Now, why is it that PAS – if it’s truly a mental health condition – works on changing children’s attitudes and not the parent’s? Wouldn’t that be working on changing the “cause” of the problem? And, is PAS a mental health condition or a legal strategy for gaining access or custody?
I refer to PAS as Pedophile Acting as Scientist. There’s no doubt in my mind that this so-called syndrome is in the best interest of the abuser. It also fails to meet scientific standards. I have no doubt parents bad-mouth each other, but it is not a mental health disorder. It is not a blanket cause for relationship break-downs or failures – sometimes, it’s because the parent can’t or won’t take accountability for their past or current actions. Sometimes it’s because there’s been abuse and it’s more common for abusers to deny abuse than it is for people to make false allegations.  

Liar or denier?

Here’s a somewhat typical case of parental alienation syndrome (PAS). PAS is where one parent (most often the mother) “alienates” or poisons the mind of the child(ren) against the other parent (often, the father). Since most women get custody (because they’ve been the primary caregivers), PAS tends to be a claim used almost exclusively by men.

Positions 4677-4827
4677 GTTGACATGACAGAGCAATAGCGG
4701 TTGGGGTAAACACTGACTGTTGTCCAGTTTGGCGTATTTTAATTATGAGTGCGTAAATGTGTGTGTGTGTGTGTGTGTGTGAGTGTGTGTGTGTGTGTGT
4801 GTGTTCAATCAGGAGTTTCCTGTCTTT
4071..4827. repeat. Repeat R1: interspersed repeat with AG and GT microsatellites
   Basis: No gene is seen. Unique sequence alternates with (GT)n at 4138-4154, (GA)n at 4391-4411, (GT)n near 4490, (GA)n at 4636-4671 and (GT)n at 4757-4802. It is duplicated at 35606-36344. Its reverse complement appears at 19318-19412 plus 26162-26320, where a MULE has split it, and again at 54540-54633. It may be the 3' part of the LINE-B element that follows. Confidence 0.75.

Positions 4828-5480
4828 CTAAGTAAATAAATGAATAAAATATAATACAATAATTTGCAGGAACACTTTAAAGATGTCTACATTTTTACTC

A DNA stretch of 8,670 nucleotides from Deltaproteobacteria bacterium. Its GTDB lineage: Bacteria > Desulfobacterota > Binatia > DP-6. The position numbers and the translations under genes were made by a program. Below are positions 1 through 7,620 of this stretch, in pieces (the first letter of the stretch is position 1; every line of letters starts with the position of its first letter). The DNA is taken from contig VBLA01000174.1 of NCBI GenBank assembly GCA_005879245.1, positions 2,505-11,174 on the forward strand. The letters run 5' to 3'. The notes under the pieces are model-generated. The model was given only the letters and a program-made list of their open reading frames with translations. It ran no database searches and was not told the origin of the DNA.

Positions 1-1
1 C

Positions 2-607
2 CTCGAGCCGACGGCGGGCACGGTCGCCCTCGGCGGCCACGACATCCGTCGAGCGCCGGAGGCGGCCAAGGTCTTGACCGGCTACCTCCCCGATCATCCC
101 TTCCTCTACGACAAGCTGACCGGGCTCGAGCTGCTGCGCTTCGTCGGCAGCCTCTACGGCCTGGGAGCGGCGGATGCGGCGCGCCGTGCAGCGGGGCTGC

It’s a claim considered by many to be junk science. It’s not accepted by the American Psychological Association (APA) or the American Medical Association (AMA). It was created by a doctor who many claim was pro-pedophile (he defended child molesters & there are quotes from him about pedophilia) and biased against mothers (for one, PAS is based on the premise that women and children lie about abuse). The fear, however, as a Harvard study reveals, is that PAS can mask child abuse. How do you differentiate child abuse from PAS? You simply can’t  – the effect is the same, fear or hostility towards the abuser. Moreover, PAS tends to negate feelings like fear, depression and hostility that can occur naturally in children going through a divorce process, especially if there’s been family violence.

Here’s the article: Search for girl reveals bitter family split

So, in this case, the mother:

1) seeks a restraining order

2) claims child sexual abuse

3) flees with her 2nd husband and child

The father, on the other hand, claims PAS. We’re told that the child went to visit him in August 2003 and was expected 2 months later. Moreover, he was buying a new home (in hopes to see his child more often) and let the girl pick out her own room. None of that sounds like alienation yet.

By the fall, the mother, her new husband and the child disappear and the father is granted custody (which now makes the woman in contempt, I suppose.)

I don’t know, but, how many people do you know would actually choose to disappear?  Isn’t that a major decision? Is hatred of the father the motivator (says PAS experts) or protection of the child (says protective parents)? Is she lying about the sexual abuse claims or is he denying them? I don’t know what the answers in this case; all I’m saying is, it would take something very serious to make me disappear. Hatred wouldn’t motivate me to disappear – it might motivate me to do other things, but it wouldn’t motivate me to disappear. But, hey, that’s just me.